May 2008
Volume 49, Issue 13
ARVO Annual Meeting Abstract  |   May 2008
Analysis of the Role of Galectin-3 in Corneal Neovascularization
Author Affiliations & Notes
  • A. Markowska
    Tufts University, Boston, Massachusetts
  • F.-T. Liu
    Dermatology, University of California Davis School of Medicine, Davis, California
  • N. Panjwani
    Tufts University, Boston, Massachusetts
    New England Eye Center/ Ophthalmology,
  • Footnotes
    Commercial Relationships  A. Markowska, None; F. Liu, None; N. Panjwani, None.
  • Footnotes
    Support  NIH: EY007088 (NP), R01AI20958 (FTL), GM62116 (CFG); New England Corneal Transplant Fund, Mass Lions Eye Research Fund.
Investigative Ophthalmology & Visual Science May 2008, Vol.49, 1478. doi:
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      A. Markowska, F.-T. Liu, N. Panjwani; Analysis of the Role of Galectin-3 in Corneal Neovascularization. Invest. Ophthalmol. Vis. Sci. 2008;49(13):1478. doi:

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      © ARVO (1962-2015); The Authors (2016-present)

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Purpose: : Corneal neovascularization (NV) is associated with a number of corneal conditions that result in blindness for example trachoma and hepatic keratitis. Furthermore, vascularization of the corneal bed in corneal transplant recipients significantly increases the risk of graft rejection and failure. The purpose of this study is to determine the role of a carbohydrate-binding protein, galectin-3, and its inhibitors in the process of NV.

Methods: : Capillary tubule formation and migration assays were performed using HUVEC to determine whether galectin-3 promotes angiogenesis in vitro . Mouse corneal micropocket assay was performed to determine whether galectin-3 promotes angiogenesis in vivo . To determine the role of the carbohydrate-based recognition system the experiments were performed in presence of saccharide inhibitors of galectins and also using Magt5 deficient (Mgat5-/-) HUVEC. Mgat5 is a glycosyltransferase that enhances the synthesis of galectin-3 ligands. Mgat5-/- HUVEC were generated using shRNA lentiviral transfection.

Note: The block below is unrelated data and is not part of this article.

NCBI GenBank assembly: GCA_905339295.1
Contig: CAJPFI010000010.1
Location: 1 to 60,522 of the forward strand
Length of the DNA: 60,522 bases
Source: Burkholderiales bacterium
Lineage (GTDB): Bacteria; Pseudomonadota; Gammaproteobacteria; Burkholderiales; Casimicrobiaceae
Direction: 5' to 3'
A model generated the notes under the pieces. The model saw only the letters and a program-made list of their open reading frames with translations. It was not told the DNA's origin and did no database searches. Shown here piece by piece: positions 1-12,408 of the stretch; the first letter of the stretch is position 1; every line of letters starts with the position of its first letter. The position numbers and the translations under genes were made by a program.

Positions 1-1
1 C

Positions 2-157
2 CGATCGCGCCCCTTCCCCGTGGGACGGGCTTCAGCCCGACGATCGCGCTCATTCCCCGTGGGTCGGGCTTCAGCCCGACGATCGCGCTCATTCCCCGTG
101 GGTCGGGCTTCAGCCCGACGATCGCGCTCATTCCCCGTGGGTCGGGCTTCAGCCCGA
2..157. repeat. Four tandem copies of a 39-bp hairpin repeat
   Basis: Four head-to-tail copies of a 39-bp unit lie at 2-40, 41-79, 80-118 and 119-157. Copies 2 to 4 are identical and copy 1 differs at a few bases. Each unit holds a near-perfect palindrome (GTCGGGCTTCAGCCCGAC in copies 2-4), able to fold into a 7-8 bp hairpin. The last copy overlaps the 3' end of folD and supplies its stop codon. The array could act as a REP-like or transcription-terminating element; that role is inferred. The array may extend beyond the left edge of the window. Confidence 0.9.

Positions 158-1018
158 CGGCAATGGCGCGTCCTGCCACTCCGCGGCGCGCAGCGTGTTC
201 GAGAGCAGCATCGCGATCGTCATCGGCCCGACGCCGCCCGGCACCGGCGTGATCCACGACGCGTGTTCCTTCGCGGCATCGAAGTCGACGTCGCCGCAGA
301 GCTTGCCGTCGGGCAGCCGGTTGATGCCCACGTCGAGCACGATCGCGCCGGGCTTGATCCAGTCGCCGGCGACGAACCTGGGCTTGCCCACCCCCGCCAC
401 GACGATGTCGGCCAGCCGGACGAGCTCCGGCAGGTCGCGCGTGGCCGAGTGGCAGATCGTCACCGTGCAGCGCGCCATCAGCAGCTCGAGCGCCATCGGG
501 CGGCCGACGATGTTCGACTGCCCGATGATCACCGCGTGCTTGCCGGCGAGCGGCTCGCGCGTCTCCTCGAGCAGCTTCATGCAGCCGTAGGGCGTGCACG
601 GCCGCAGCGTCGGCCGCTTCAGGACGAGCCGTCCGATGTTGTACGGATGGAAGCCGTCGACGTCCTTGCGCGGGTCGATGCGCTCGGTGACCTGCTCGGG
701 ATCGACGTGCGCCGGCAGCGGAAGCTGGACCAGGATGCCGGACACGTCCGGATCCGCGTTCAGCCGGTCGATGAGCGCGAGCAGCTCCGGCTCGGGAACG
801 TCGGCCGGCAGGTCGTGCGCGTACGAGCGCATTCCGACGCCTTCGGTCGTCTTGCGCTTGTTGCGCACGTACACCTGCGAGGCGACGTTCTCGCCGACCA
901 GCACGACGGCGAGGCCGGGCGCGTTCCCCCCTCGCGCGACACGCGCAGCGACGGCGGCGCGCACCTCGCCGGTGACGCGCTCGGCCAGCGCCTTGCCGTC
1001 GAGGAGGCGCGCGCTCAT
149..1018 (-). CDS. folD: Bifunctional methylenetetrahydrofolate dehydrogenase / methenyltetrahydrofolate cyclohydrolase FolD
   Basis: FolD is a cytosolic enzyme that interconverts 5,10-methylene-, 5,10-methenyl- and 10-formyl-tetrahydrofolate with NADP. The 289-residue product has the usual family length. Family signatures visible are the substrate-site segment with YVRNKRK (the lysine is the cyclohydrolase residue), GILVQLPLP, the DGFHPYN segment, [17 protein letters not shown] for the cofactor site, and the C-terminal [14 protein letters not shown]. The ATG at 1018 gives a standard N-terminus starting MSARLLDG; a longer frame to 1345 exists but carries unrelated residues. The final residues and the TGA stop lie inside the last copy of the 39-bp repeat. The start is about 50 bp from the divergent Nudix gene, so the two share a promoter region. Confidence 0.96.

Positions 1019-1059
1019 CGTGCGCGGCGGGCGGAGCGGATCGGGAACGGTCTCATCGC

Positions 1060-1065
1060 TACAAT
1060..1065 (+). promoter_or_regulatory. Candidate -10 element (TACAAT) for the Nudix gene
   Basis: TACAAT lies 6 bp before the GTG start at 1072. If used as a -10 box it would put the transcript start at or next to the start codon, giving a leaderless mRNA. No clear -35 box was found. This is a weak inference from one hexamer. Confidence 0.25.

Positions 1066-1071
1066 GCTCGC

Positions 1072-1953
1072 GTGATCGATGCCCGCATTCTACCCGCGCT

Results: : Galectin-3 promoted capillary tubule formation and migration of HUVEC in vitro , as well as, the formation of vessels in vivo in the corneal micropocket assay in a dose-dependent manner. Galectin-3-mediated capillary tubule formation and migration were inhibited by competing saccharides: (i) 0.1M β-lactose, (ii) 0.005M Galα1-3[Fucα1-2]Galβ1-4GlcNAcβ, (iii) 0.005M Neu5Acα2-3[Galβ1-4GlcNAcβ1-3)3β, and (iv) 0.1% modified citrus pectin, but not by noncompeting saccharides: (i) sucrose, (ii) Galα1-4Galβ1-4Glcβ, (iii) Neu5Acα2-6GalNAcβ1-4GlcNAcβ, or (iv) citrus pectin. Also, galectin-3 induced angiogenesis was markedly reduced in corneal pocket assay in the presence of the saccharide inhibitors of galectin-3. Galectin-3 failed to promote capillary tubule formation and migration of Mgat5-/- HUVEC. Of particular significance are our findings that VEGF- and bFGF-mediated migration and capillary tubule formation were also inhibited by specific inhibitors of galectin-3 and that VEGF and bFGF failed to promote angiogenesis in vitro of Mgat5-/- HUVEC.

Conclusions: : Galectin-3 promotes angiogenesis in vitro and in vivo via a carbohydrate-based recognition system. The carbohydrate-based recognition, most likely, also plays a role in VEGF- and bFGF-mediated angiogenesis.

Keywords: neovascularization • cornea: basic science • glycoconjugates/glycoproteins 

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